Several subsets of innate human lymphocytes target different stages of EBV infection. CD8+ T cells play an essential role in the adaptive cellular immune response. IM symptoms are thought to be caused by the increase in CD8+ T cell-related activities. Studies in both immunocompromised transplant patients and individuals with a primary immunodeficiency have demonstrated the critical role that CD8+ T cells play in controlling the outgrowth of EBV-transformed B cells [48]. They mainly recognize lytic EBV antigens expressed during the immediate–early stages (e.g., BZLF1 and BRLF1) and early stages of lytic infection (e.g., BMLF1 and BMRF1, BALF2, and BALF) [49] to effectively control EBV infection and lymphoproliferative diseases after transplantation, especially in the early stage of lytic infection. After IM subsides, the response to the lytic phase antigen shrinks, usually accounting for 0.2–2% of the total number of CD8+ T cells in latent infected individuals. In contrast, the response of T cells to the latent phase antigen peaked after the remission of acute IM symptoms, typically accounting for 0.05–1% of the CD8+ T cells [50,51,52]. Antigen-specific CD8+ T cells are mainly stimulated by EBNA1 and other latent proteins. EBNA1 inhibits recognition by CD8+ T cells by inhibiting the pre-mRNA processing of the primary EBNA-1 transcript and inducing the retardation of self-translation. EBNA1 has also been shown to be protected from proteasomal degradation, thus achieving immune evasion [53,54,55].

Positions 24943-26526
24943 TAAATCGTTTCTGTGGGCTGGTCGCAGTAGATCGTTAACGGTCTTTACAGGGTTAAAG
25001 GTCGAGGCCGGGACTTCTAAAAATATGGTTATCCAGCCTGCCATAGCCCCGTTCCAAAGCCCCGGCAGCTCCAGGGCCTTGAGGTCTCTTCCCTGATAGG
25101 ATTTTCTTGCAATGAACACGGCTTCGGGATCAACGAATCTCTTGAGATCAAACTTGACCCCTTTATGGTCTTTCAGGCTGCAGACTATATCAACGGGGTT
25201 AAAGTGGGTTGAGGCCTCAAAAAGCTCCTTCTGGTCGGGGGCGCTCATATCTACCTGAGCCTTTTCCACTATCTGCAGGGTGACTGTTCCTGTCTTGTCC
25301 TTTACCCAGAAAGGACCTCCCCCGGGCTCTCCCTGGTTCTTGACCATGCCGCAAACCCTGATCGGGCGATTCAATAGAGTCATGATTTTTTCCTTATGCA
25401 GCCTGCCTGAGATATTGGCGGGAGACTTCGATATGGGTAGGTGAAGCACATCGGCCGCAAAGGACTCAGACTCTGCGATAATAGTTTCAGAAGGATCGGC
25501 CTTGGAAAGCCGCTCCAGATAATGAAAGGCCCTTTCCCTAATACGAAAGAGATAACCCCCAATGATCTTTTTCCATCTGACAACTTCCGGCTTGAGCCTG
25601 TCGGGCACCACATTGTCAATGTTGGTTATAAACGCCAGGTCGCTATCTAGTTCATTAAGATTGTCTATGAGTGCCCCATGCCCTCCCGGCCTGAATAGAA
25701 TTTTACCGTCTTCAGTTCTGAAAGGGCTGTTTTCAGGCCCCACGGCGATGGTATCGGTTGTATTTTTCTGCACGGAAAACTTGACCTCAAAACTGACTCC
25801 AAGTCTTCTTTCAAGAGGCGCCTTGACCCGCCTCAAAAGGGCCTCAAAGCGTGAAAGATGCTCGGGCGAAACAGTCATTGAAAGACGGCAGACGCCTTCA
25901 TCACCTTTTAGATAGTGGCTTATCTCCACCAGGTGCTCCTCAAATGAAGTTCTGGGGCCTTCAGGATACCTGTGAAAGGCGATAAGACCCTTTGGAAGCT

CD4+ T cells also play an essential role in controlling EBV infection. EBV-infected B cells widely express MHC-II molecules and activate CD4+ T cells. EBV-specific CD4+ T cell responses are readily identifiable against soluble lytic antigens (BZLF1, BMLF1, and BCRF1), the envelope components (gp350 and gp110) [56,57,58,59,60], and the potential latent antigens (EBNA 1, 2, 3C, and LMP2) [48]. CD4+ CTLs recognize antigens in EBV lytic/latent phases and kill infected B cells and LCLs through Fas/FasL interactions [61]. It often takes several months after infection for EBNA1 to stimulate an immune response by CD4+ T cells, explaining the delayed emergence of anti-EBNA1-IgG. Moreover, many CD4+ T cells that are specific for soluble antigens are perforin-positive and cytotoxic, suggesting that these cells may play a direct role in controlling viral replicative damage [48].